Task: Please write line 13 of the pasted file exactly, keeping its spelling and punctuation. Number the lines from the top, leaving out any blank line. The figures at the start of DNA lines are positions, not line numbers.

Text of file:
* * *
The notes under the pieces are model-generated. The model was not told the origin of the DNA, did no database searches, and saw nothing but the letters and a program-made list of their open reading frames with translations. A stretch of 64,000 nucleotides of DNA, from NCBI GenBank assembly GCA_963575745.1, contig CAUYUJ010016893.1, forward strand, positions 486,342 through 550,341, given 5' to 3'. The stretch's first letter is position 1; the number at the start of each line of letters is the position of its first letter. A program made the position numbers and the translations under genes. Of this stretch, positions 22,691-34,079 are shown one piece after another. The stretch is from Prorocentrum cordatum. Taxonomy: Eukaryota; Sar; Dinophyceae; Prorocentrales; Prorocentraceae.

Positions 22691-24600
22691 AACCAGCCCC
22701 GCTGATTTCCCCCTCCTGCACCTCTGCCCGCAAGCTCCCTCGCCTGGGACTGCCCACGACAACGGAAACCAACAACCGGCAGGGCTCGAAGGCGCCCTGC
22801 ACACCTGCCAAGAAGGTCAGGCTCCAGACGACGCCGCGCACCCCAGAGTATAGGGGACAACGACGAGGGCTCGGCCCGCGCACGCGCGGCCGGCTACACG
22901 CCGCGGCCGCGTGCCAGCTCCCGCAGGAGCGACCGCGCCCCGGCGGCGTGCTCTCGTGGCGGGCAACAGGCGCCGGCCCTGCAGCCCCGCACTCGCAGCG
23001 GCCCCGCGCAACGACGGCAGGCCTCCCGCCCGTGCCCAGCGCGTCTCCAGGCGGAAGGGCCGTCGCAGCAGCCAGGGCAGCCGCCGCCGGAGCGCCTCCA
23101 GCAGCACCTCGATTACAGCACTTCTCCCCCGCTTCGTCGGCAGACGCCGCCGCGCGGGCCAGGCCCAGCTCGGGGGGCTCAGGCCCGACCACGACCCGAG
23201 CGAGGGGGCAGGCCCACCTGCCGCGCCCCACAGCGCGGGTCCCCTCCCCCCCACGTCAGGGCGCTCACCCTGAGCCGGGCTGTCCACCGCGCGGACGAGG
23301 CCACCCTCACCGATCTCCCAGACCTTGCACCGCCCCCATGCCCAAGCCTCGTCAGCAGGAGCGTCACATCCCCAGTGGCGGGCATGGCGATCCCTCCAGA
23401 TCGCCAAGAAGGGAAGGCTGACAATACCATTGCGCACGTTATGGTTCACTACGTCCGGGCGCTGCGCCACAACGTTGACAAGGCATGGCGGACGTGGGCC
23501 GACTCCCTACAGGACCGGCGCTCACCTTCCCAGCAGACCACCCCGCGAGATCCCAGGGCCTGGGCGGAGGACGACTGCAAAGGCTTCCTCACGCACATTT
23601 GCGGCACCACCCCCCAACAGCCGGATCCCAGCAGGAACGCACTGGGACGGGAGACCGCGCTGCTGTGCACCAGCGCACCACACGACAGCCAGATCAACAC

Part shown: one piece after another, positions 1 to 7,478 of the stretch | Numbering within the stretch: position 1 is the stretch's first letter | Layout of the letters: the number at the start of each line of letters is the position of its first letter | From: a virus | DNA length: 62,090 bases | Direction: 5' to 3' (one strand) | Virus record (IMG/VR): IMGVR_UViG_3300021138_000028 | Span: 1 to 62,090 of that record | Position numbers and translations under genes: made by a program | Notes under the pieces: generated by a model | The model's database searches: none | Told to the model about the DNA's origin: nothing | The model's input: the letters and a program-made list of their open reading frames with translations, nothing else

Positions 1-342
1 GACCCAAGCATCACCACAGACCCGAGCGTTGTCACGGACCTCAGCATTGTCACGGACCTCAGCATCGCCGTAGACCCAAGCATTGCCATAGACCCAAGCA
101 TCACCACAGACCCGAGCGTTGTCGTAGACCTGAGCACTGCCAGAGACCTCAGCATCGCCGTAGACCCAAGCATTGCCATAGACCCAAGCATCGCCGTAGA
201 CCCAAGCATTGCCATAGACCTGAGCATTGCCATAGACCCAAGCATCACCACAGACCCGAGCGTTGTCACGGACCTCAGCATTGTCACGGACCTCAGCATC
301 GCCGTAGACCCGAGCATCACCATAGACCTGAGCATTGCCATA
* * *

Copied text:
23601 GCGGCACCACCCCCCAACAGCCGGATCCCAGCAGGAACGCACTGGGACGGGAGACCGCGCTGCTGTGCACCAGCGCACCACACGACAGCCAGATCAACAC